Locals concerned for family, friends impacted by India’s COVID-19 surge: ‘Hospitals have no beds’


ROCHESTER, N.Y. (WROC) — As COVID-19 cases continue to skyrocket across India, area community members are reacting to the chaos. 

Hospitals are overwhelmed, there’s a lack of PPE and vaccine supplies and variants are spreading, causing cases to rise to more than 20 million.

Dr. Rishi Gupta with the University of Rochester Medical Center has family and friends in India who have been impacted. 

“I don’t know even a single friend of mine, or even a family member, who has not been infected. It’s that bad,” Dr. Gupta said. “It was never anticipated, that such huge number of people would be sick in such a short time.”

Dr. Gupta says the country of roughly 1.4 billion people thought the worst of the pandemic was over, but in the past two to three weeks, cases have soared. Currently, there’s an average of 400,000 new cases per day, and that might not be the entire picture. 

“The real number is considered extremely high, much more than that because the testing is not so easily available. A lot of people are not able to get tested because they are worried if they go out to get tested they are going to get infected,” Dr. Gupta explained. 

Dr. Kanakadurga R. Poduri, who is part of the teaching faculty at Strong Memorial Hospital, has lost five family friends in India to the virus.

“Ambulances are hard to get. Hospitals have no beds. Medication is in short supply, oxygen in short supply, vaccinations are not fully given to everybody,” Dr. Poduri said.

She uses social media apps to stay in touch with her family and hear about the current situation of the country. Poduri says the rise in cases may in part be because the government was allowing large gatherings, like political events and religious activities, to continue up until recently. 

“Allowing the religious festival that we see people are not wearing masks, not wanting to distance from each other, that has contributed a lot,” Poduri said. 

Poduri has a niece that lives in the city of New Delhi, where cases are high. Her niece told Poduri, “It is so devastating. At the same time, the community is coming together. There is more empathy now than ever.”

Poduri said (of her niece), “There are teachers, who are her colleagues, who have lost their husbands, mother or father, and the kids who also have had COVID, they’re all still functioning as though they have one more day.”

Poduri’s niece told her the teachers in New Delhi are making sure their students keep learning during this tough time. “We need to put a positive spin on this. The teachers need to be recognized, just as we recognize the frontline medical professionals.”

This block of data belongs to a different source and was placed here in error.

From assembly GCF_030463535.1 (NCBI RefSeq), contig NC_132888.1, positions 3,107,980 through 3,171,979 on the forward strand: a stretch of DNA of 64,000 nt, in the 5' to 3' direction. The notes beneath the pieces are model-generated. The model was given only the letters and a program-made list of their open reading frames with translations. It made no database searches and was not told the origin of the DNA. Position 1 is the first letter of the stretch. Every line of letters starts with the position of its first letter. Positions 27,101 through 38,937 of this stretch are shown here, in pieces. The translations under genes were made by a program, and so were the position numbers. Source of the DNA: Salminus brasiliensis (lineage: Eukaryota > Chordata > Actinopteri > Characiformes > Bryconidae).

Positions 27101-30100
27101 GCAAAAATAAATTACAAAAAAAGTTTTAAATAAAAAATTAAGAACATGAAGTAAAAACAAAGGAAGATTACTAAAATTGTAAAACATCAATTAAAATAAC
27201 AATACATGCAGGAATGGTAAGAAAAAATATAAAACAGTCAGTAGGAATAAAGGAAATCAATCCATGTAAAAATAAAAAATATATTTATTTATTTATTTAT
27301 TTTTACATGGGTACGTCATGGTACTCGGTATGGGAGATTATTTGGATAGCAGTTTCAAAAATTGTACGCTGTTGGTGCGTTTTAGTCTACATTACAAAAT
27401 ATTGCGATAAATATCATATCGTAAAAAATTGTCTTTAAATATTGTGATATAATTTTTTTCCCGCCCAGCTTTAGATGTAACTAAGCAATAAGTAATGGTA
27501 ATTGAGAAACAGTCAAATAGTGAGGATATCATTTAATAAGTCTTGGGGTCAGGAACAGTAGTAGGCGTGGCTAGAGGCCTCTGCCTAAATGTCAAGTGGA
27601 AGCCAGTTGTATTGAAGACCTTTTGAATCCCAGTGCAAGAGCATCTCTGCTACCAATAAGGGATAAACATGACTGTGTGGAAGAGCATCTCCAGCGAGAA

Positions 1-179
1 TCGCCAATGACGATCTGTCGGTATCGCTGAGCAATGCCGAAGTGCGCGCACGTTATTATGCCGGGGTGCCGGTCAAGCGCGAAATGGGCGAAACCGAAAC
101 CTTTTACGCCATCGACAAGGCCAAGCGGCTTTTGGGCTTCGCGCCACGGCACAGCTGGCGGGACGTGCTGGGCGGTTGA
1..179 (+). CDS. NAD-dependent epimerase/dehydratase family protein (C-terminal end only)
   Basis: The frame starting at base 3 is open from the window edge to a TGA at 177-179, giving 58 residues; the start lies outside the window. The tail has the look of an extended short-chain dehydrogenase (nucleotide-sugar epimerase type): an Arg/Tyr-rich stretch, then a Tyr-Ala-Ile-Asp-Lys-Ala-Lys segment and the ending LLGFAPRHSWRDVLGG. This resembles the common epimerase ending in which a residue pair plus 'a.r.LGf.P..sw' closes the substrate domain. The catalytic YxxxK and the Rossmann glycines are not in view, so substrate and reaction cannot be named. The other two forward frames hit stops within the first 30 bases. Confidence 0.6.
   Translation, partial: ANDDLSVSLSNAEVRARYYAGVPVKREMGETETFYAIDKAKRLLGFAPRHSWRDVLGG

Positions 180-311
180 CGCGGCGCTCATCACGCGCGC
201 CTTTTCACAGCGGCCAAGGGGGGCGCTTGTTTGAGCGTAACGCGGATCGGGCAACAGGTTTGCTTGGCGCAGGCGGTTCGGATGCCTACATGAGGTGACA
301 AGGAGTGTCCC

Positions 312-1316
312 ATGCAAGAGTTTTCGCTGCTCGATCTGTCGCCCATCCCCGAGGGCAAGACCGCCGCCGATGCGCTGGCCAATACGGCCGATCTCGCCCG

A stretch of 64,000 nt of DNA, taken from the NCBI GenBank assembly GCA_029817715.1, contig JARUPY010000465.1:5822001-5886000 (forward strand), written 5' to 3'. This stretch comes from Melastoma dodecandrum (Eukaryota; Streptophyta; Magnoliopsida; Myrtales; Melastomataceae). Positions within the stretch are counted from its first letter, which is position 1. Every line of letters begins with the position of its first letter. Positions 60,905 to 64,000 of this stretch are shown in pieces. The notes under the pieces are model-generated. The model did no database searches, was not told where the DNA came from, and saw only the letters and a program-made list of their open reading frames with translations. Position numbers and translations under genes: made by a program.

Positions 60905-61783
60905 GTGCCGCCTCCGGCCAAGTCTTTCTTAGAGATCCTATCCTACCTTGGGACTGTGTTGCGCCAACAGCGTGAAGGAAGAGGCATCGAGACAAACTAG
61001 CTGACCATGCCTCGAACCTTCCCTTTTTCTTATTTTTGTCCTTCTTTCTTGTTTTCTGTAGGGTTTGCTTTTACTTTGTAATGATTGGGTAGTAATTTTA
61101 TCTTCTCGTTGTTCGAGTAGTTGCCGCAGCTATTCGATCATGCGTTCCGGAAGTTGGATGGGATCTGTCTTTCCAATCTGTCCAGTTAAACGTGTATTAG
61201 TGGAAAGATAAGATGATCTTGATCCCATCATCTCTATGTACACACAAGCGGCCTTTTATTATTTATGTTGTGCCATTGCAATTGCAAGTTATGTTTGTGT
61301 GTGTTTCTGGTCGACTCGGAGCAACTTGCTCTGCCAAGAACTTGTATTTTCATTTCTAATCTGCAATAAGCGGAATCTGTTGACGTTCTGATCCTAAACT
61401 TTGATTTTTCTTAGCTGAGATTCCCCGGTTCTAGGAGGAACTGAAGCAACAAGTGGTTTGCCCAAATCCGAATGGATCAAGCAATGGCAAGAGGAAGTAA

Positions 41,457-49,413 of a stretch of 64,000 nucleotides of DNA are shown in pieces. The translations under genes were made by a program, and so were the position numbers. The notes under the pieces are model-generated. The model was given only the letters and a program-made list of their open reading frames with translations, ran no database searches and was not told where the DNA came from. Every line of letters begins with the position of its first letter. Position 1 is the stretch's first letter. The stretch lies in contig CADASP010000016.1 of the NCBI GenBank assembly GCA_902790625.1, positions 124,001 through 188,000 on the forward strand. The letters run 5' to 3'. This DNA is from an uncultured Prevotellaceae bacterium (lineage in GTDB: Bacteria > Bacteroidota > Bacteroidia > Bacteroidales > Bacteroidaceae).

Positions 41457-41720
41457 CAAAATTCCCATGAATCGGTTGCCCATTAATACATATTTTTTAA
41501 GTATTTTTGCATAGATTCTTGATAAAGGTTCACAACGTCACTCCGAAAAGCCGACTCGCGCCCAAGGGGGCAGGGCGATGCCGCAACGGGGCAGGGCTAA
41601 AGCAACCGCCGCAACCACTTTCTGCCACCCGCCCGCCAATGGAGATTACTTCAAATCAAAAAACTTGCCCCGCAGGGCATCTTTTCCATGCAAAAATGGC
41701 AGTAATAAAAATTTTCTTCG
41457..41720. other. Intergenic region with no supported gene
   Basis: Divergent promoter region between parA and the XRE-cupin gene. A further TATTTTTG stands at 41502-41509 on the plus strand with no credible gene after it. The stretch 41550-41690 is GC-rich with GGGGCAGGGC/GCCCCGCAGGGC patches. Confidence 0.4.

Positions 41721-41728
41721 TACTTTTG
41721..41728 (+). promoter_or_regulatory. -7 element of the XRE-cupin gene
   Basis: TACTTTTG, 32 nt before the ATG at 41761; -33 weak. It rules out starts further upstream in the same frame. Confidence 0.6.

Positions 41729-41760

Rajeev Ramchandran, Chair of the Board of Trustees of the India Community Center, says the concentration of India also makes it hard to keep the virus from spreading. 

“If you imagine India, it’s a very concentrated country in terms of population, so it’s a small land area with more people and especially in the cities where our families are from, you’re running into people all the time so a sense of social isolation and social distancing is a little bit more difficult,” Ramchandran said.

Being thousands of miles away during this time hasn’t been easy for many either. Ramchandran says he lost a young family member recently to the virus. 

“It’s been really tough and you’re sitting here helpless and you can’t go and attend their funeral and their memorial and you can’t be a part of that,” Ramchandran said. 

Ramchandran’s wife, Bavana Rangan, says she is in group chats with friends in India who say the community is coming together to help keep people safe. 

“People are really coming together to source everything, from oxygen tanks to ICU beds, with and without ventilator,” Rangan said. 

She also says there are mask mandates in place for people when they are outside and that restrictions have gotten more strict to help slow the spread of the virus. 

India is one of the world’s biggest producers of vaccines, but the country is running low on vaccine supplies and PPE. Multiple other nations, like the United States, have offered help, sending millions of dollars worth of supplies to the country. 

Dr. Gupta said there are also ways you can help. He says donating to organizations like Sewa International, Unicef, and Red Cross, can help provide oxygen concentrator machines to those in India who need oxygen. 

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